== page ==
21 July 2012 | 3252 words
Pictures: Water Colours,pencil
The first meeting of Faramir and Éomer, right after the war. Fluff, I presume…
Once upon a very long ago Lacerta asked for a fic including Éomer (and horseys. And stables.). Well, from a global point of view I´d say nine month delay isn´t that bad… XD
And this year´s “Saving somebody from making herself an idiot” Award goes to my beta Iris. Thank you very much! :)
I would also like to mention that the pictures were developed over a period of a few, err, months, and therefore might lack of stylistic coherency… please take my excuses for that..
A Breeze of Spring
“And we love them: tall men and fair women, valiant both alike, golden-haired, bright-eyed, and strong, they remind us of the youth of Men, as they were in the Elder days.”
I had laughed when I heard these words first. They surely were not meant to reach my ears and it was a sheer incident they did not pass me unheard in those days of change and turmoil after the war. So many threads to put together, so many things to learn swiftly for the new king of the Mark. My way has always been one of the sword, quick and straight, and getting accustomed to my new role demanded a great deal of me. Therefore I made use of any acquaintanceship I could get, be it in stables or hallways. I spoke to Elf, Dwarf and Man, even to the halfings from the North, and it was one of the latter who dropped a few words he had heard on his journey through the eastern provinces, deep in the heart of Ithilien. Kind words they were and who would not gladly listen to such a generous praise of his own people? Yet to me who had seen nothing but death and grief for years they seemed like idle reverie, the fancies of either a child or a very fatuous man who had spent his life in blissful ignorance, untouched by loss and sorrow.
And now the man who had spoken so stood at the barn door and he looked anything but fatuous. As a matter of fact he did not even look much like the son of highborn lords he was. If it had not been for the legendary resemblance to his brother who had paid Edoras several visits during his youth, I would have passed him on the street without recognizing him. What I saw when we met first was a man who had been laid low for a long time, stricken by both disease of body and spirit. Pale he was, the struggle against wounds poisoned by more than the enemy´s arrows had drawn all colour from him, so much the blueish shades beneath his eyes made his skin look thin as paper. Even his relaxed position – leant against the doorpost – seemed to rather support a solid stand than emphasize a bold pose. And yet there was a welcoming smile playing in the corners of his mouth and a warm light brightened his eyes; eyes that rested on me serenely as I run the horse brush through Firefoot´s mane.
If it was his intention to go unrecognised he had quite succeeded. Nothing about him gave away the Steward of Gondor. His clothes were as plain as could be, a loose shirt made of white linen, plain, threadbare breeches and knee-high walking boots. It was the most unpretentious appearance of a noble-man I had seen since the king of Gondor has risen from the grass before my very eyes and frankly spoken it took me a while to regain my manners.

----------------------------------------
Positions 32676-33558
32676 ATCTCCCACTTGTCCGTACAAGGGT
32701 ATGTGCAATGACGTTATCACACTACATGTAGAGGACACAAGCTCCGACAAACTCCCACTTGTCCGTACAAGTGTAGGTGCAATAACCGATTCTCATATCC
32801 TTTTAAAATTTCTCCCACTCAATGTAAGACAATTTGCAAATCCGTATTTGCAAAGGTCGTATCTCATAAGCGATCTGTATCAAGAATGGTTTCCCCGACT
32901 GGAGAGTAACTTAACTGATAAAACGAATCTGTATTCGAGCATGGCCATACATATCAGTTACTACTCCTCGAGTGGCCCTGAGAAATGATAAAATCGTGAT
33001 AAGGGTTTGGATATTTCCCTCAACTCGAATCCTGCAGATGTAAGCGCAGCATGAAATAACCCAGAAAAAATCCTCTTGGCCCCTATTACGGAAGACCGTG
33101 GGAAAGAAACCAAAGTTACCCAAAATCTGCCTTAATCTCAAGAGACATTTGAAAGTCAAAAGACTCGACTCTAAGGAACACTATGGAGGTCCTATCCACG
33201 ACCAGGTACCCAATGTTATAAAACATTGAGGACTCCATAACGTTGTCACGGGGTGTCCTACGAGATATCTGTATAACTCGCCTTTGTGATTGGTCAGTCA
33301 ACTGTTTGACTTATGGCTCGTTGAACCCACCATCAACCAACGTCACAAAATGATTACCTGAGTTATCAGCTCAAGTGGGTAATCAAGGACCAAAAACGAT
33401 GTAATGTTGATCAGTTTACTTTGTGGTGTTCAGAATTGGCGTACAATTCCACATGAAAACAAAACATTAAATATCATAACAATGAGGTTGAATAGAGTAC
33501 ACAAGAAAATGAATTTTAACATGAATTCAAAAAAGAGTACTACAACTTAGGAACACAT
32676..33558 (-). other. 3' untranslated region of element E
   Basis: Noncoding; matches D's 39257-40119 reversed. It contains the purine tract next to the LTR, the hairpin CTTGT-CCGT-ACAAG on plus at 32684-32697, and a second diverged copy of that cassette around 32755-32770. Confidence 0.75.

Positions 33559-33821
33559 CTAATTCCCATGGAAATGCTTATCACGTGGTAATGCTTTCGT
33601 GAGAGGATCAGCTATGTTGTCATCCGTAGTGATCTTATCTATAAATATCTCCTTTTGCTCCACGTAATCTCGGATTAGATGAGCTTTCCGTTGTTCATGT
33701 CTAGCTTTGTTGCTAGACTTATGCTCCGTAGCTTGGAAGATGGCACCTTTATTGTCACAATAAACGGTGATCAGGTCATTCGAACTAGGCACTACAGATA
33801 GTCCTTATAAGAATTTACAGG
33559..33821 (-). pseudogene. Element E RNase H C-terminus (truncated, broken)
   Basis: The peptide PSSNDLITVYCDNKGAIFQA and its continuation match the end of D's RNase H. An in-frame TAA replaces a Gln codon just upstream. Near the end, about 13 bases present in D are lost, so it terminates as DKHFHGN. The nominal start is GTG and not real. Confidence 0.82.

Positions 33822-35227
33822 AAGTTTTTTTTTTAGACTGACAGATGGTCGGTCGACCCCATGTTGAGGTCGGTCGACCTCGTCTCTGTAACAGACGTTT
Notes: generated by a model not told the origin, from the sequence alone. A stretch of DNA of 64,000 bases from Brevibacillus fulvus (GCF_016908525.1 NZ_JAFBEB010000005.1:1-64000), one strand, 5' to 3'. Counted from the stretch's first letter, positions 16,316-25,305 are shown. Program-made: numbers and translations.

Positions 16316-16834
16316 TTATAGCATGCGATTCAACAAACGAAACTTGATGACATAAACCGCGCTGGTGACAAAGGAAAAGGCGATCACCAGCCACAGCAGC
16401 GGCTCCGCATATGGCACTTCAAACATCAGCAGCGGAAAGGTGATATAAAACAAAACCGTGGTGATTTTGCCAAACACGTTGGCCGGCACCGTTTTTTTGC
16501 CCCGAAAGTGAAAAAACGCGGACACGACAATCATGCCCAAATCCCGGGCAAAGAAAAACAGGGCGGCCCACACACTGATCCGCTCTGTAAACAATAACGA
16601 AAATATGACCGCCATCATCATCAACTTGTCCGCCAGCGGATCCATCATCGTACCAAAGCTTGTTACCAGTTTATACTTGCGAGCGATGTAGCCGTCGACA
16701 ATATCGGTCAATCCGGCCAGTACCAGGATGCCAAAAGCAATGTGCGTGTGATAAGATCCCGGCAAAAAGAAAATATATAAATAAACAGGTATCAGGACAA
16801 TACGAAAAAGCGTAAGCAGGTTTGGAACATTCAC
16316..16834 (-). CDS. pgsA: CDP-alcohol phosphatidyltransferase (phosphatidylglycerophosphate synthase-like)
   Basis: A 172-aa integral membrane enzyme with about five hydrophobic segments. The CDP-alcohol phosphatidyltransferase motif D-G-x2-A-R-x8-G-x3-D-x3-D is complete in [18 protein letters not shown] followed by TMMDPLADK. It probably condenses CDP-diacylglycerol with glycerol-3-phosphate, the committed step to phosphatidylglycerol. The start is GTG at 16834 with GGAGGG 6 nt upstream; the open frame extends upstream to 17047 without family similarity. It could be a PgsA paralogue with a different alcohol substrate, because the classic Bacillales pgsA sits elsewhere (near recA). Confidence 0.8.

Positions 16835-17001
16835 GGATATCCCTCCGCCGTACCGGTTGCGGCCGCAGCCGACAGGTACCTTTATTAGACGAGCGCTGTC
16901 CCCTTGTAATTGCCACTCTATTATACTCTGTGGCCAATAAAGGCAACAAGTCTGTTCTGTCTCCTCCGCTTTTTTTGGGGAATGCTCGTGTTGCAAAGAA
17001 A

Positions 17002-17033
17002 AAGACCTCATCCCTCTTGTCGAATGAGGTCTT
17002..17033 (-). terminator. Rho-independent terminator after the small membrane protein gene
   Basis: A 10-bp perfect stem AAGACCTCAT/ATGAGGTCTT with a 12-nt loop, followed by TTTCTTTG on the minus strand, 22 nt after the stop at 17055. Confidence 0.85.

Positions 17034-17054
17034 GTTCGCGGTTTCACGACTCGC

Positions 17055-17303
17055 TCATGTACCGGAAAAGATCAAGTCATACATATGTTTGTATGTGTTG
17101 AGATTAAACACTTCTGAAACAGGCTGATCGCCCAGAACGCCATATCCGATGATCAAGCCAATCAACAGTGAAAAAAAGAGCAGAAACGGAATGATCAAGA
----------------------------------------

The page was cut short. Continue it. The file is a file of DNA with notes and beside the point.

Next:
“Hail Faramir steward,” I finally said, not sure whether that unadorned salute we use to greet out lords would be appropriate for an heir of such a noble house. “I am glad to see you have finally left your bed.”
“And you have no idea how much I am.” His smile widened and I was relieved my wording had not been received awkwardly. “Westu Éomer hal.”
I must have stared at him like a fool. Not only he seemed to have no issue recognising me. Although I could not remember Boromir having been anything else than polite he had never considered it worthwhile to greet me in my own tongue. To crown it all I became aware that my shirt was lost somewhere at the other end of the stables where I carelessly dropped it by the time I started to clean Firefoot´s hooves. Certainly not a state seemly to a king and I did not even dare to think about how I might smell. But either he was oblivious to my poor state or simply indifferent, at least he did not show any hint of disapproval or embarrassment. Instead he looked around.
“Are these stables to your satisfaction?” he enquired. “Your men came at the time of uttermost need and my people and I owe you nothing less than our lives. Where the riders are honoured the horses shall not be neglected.”
I followed his scrutinising gaze. It was obvious we had been given the royal stables, on the seventh level, close to the citadel. High narrow windows shed light on the aisle between the boxes, each of them clean and tidy and equipped with a well-filled manger made of – Eorl himself might know why – white marble. Personally I would have given preference to our own wooden constructions and I missed the rich carvings and the scent of resin. But this was only my private opinion and there surely was no reason to complain.
“My lord,” I replied. “These accomodations are worth a prince of the Mearas and I do not dare ask what happened to your own horses since they had to yield their homes to foreign visitors.”
He laughed, a soft and gentle sound, so unlike his brother, even in this.
“Do not fear for them, friend,” he said. “There are not so many horses belonging to the court these days and for the few who did not find their fate in war there is still enough room. And, please, do not call me Sire. During the past weeks I have been surrounded by too many people who addressed me this way, mostly ensued by an earnest admonition to stay in bed and take my medicine.”